“What do you want?”

Freshwater Staff   -  

Questions can be challenging because questions demand answers. Maybe the most challenging question that Jesus could ask someone who follows Him is found in John 1:35-42.

Andrew and John, the author of this gospel, had been following John the Baptist, but when they heard him refer to Jesus as “the Lamb of God,” they began following Jesus. In verse 38, Jesus turns around to ask Andrew and John a simple but crucial question:

“What do you want?”

In our sermon series, “A New Way of Living,” we’ve been looking at what it means to truly follow Jesus in our modern age. As Jamey Codding wrapped up our discipleship series last Sunday, he pointed out that this question from Jesus to Andrew and John is a foundational moment in our understanding of discipleship to Christ.

We’ve defined discipleship at Freshwater as learning to live every moment of our lives in Jesus’ presence so we can follow His ways. The pathway to this deeper life of discipleship is anchored on these four core values:

  1. Be with Jesus
  2. Be Transformed
  3. Be with People
  4. Be on Mission

As disciples, Jesus’ words in John 15:5 highlight the importance of deepening our relationship with Jesus rather than just expanding our activities for Him: “I am the vine; you are the branches. Whoever abides in me and I in him, he it is that bears much fruit, for apart from me you can do nothing.”

Those great things we want to accomplish for His Kingdom? They’re impossible apart from Jesus. But that hasn’t stopped us from trying, and it’s left many in the American Church frustrated and burned out.

Romans 8:28-29 tells us that God’s ultimate purpose is to conform us into the image of His Son. This formation only happens through a deep, abiding relationship with Jesus, and His question – “What do you want?” – should challenge us to examine our motives for following Him.

Are you following Him because you long for his deepest purpose for your life: To be transformed more and more into his image? Or is it merely to get the “good stuff” He offers while still dabbling in this sin or entertaining that idol or repeatedly giving in to that secret lust of the flesh?

That’s what Jesus describes in Revelation 3:15-16 as “lukewarm” living. Instead, in John 6:26-69, He encourages us to feast on Him as the Bread of life as He moves us to a deeper dependence on Him.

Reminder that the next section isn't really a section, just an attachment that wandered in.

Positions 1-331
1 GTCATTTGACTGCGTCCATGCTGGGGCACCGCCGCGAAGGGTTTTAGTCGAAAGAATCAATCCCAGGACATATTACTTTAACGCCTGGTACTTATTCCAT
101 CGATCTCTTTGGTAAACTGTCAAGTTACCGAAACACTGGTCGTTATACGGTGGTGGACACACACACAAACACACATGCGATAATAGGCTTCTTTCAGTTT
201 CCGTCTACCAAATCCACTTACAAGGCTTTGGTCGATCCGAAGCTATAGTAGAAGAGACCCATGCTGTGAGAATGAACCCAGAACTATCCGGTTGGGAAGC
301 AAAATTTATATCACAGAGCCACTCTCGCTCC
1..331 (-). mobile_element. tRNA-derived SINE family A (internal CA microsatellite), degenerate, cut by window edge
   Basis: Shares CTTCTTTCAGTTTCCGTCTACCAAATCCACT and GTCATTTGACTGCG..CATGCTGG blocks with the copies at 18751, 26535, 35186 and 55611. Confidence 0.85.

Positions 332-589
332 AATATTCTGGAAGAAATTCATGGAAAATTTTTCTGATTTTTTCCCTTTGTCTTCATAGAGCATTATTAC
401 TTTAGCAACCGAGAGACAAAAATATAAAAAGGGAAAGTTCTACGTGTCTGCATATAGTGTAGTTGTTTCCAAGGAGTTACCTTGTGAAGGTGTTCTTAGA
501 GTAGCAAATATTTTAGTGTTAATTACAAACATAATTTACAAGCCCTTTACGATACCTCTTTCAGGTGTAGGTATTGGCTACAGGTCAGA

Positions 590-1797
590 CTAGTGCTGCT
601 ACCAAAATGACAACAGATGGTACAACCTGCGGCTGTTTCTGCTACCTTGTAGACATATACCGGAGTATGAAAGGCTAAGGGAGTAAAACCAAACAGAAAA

When Jesus asked Andrew and John why they were following Him in John 1, they replied, “Teacher, where are you staying?” To which Jesus replied, “Come, and you will see.”

Andrew and John spent that day with Jesus, abiding with Him under His roof; in that time, we see the beginning of their transformation; their encounter with Jesus happened in community; and afterward, John 1:41-42 says the first thing Andrew did was to tell his brother Peter about Jesus.

In seven verses, we see the pathway of discipleship, and it’s a beautiful picture of how we should respond when Jesus asks why we’re following Him.

Reflection Questions
  1. What do you truly want from your relationship with Jesus? Reflect on your deepest desires and motivations for following Him. Are you seeking a deeper, more authentic connection with Christ, or are you primarily looking for personal benefits?
  2. In what ways might your discipleship be superficial or lacking depth? Identify areas where your faith might be shallow and think about how you can cultivate a more profound and meaningful connection with God.
  3. Are you seeking Jesus as the ‘Bread of Life’ to fulfill your spiritual hunger, or are you more focused on physical and material needs? Evaluate your spiritual practices and ensure they are centered on nurturing your soul and deepening your faith in Christ.
  4. How do you handle feelings of disappointment when Jesus does not meet your expectations in the way you hoped? Reflect on your emotional and spiritual responses. Do you tend to withdraw, become discouraged, or question your faith? Consider how you can realign your expectations with God’s will and trust in His greater plan.
  5. Are you willing to surrender everything – to set your mind on the things of the Spirit and not of the flesh – to give the Holy Spirit access to transform you more and more into the image of Christ? What things – good and bad – might get in the way of total surrender? Is there anything you aren’t willing to give up to allow the Spirit complete control?
Watch the Message
Worship Songs from May 19
  • “This is Our God”
  • “Goodness of God”
  • “God is Love” (after the message)
  • “Make Room” (after the message)